Goodyear today presented a sneak peek of its EfficientGrip Performance with Electric Drive Technology at the Geneva Motor Show. This new tyre technology is a prototype tyre for the growing electric vehicle market that will be on the road by 2019 in Europe.
Goodyear testing reveals that traditional tyres can wear out up to 30% faster on electric vehicles due to the powerful, instant torque from electric motors and the additional vehicle weight from heavy battery packs.
“The combination of increasing regulations to reduce emissions, the desire to reduce dependence on fossil fuels, and rapid gains in battery technology is creating an ideal environment for electric vehicles,” said Chris Delaney, President of Goodyear Europe, Middle East and Africa. “We are working with automakers to introduce our Electric Drive Technology next year designed to address the unique performance requirements of this growing vehicle segment.”
In addition to tire durability requirements, automakers are pressing for enhanced rolling resistance on electric vehicles. Increasing range is a high priority for consumers due to an underdeveloped electric recharging infrastructure in most countries. Quiet and comfort from tires is another consideration as, at low speeds, electric vehicles generate as little as half the amount of noise as traditional vehicles.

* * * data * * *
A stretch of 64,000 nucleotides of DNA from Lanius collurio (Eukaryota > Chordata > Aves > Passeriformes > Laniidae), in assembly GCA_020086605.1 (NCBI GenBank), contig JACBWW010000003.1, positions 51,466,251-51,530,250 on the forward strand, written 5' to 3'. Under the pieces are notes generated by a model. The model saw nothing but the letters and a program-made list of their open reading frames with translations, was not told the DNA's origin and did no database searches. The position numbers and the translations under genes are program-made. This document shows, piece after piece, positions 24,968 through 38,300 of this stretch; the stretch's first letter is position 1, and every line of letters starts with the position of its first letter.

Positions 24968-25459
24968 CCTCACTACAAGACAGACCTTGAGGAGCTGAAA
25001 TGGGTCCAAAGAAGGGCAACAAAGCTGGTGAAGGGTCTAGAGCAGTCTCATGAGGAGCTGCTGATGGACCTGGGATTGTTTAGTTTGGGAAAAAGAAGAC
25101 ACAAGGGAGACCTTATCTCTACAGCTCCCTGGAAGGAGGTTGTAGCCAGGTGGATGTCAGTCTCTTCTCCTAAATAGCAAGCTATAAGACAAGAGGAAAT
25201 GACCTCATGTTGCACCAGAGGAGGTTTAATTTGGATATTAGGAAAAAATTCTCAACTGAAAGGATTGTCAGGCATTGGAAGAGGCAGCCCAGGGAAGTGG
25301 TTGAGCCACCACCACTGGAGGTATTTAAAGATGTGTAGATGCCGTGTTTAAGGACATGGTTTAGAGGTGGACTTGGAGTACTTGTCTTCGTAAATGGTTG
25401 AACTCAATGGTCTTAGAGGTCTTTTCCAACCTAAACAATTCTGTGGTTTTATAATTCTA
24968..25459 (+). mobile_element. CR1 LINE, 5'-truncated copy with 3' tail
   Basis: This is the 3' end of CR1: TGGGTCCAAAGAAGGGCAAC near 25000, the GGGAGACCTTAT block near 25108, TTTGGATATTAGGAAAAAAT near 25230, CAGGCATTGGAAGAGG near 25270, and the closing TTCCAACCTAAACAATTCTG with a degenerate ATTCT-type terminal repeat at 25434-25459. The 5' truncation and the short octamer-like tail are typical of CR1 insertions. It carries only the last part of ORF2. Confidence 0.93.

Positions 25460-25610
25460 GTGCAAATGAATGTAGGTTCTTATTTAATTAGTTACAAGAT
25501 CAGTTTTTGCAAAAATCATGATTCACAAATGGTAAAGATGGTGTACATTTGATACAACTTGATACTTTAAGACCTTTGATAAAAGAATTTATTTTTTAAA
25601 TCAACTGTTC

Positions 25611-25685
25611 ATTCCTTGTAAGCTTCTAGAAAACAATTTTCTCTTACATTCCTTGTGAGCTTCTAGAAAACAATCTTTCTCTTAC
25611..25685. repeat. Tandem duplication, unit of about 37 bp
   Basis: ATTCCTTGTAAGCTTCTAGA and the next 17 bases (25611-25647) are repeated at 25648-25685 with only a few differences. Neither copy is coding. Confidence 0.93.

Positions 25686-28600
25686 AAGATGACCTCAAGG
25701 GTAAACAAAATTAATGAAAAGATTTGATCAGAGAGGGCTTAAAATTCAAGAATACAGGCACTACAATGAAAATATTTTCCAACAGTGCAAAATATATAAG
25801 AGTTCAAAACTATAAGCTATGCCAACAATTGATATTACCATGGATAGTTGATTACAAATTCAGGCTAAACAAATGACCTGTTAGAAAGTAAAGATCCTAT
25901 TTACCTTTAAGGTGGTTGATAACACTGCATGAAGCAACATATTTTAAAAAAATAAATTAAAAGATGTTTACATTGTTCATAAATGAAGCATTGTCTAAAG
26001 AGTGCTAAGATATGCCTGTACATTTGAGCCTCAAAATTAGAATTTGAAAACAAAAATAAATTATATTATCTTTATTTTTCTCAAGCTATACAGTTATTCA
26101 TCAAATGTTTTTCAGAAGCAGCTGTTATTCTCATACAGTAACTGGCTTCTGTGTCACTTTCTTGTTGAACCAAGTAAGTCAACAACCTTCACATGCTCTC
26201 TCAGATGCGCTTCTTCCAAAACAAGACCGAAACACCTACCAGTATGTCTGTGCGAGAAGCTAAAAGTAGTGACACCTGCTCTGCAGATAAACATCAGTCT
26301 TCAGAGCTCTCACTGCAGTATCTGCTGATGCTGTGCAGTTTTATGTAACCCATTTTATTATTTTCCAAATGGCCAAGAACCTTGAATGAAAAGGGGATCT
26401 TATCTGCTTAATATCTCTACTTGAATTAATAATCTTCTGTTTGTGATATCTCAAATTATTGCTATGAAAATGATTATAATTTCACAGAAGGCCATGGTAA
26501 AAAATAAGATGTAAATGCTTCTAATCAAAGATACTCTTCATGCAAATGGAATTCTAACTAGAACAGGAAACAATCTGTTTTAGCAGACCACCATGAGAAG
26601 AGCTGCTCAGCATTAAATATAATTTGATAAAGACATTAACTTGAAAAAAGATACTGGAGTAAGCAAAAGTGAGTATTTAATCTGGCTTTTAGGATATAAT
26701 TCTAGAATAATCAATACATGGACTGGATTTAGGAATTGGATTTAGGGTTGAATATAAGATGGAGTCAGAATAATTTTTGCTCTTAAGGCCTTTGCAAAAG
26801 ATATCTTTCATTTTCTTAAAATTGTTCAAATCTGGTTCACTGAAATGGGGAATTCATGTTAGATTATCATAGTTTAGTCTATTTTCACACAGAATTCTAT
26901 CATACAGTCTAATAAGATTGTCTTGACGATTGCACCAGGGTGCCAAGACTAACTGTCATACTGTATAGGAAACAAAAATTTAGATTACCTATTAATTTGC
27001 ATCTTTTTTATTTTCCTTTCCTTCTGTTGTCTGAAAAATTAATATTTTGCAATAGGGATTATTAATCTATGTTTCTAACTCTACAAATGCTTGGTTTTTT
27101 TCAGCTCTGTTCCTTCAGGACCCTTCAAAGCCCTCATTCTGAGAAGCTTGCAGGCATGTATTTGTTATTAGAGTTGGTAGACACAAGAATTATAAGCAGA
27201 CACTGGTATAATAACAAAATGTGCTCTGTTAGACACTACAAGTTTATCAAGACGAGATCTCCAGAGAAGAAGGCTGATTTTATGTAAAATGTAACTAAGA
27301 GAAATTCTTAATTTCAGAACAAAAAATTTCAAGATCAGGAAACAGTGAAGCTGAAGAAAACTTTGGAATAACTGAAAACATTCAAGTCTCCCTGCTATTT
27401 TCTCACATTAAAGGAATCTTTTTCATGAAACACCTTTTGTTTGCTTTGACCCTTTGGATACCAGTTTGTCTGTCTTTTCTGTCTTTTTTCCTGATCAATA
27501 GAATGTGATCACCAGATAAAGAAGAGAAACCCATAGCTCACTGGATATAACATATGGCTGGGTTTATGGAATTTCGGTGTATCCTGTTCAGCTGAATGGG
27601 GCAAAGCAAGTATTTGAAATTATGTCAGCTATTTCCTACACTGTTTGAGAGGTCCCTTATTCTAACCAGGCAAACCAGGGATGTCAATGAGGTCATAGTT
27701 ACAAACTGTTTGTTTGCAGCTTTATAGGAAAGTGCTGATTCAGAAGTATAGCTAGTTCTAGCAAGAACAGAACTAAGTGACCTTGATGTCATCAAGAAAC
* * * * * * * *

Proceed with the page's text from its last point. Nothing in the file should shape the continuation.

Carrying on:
Electric Drive Technology
⦁ Extended Mileage from Innovative Tread Design: The tread’s thinner sipes (small channels) allow for a larger rubber contact patch on the road surface than traditional radial grooves. With more rubber on the road, the tire can better cope with high levels of torque while maintaining high performance in wet conditions. The tread design also prevents sound waves from entering its grooves, reducing interior and exterior tyre noise.
⦁ High-Load-Carrying Construction: The tyre cavity shape has been optimized to support the additional vehicle weight from batteries while maintaining an optimal tread footprint for high performance.
⦁ Extended Driving Range: The material properties of the tread compound have been tuned for ultra-low rolling resistance to extend the vehicle range while coping with high levels of torque. In addition, the sidewall has been designed to reduce aerodynamic drag and the profile yields less rotating mass, resulting in reduced energy consumption.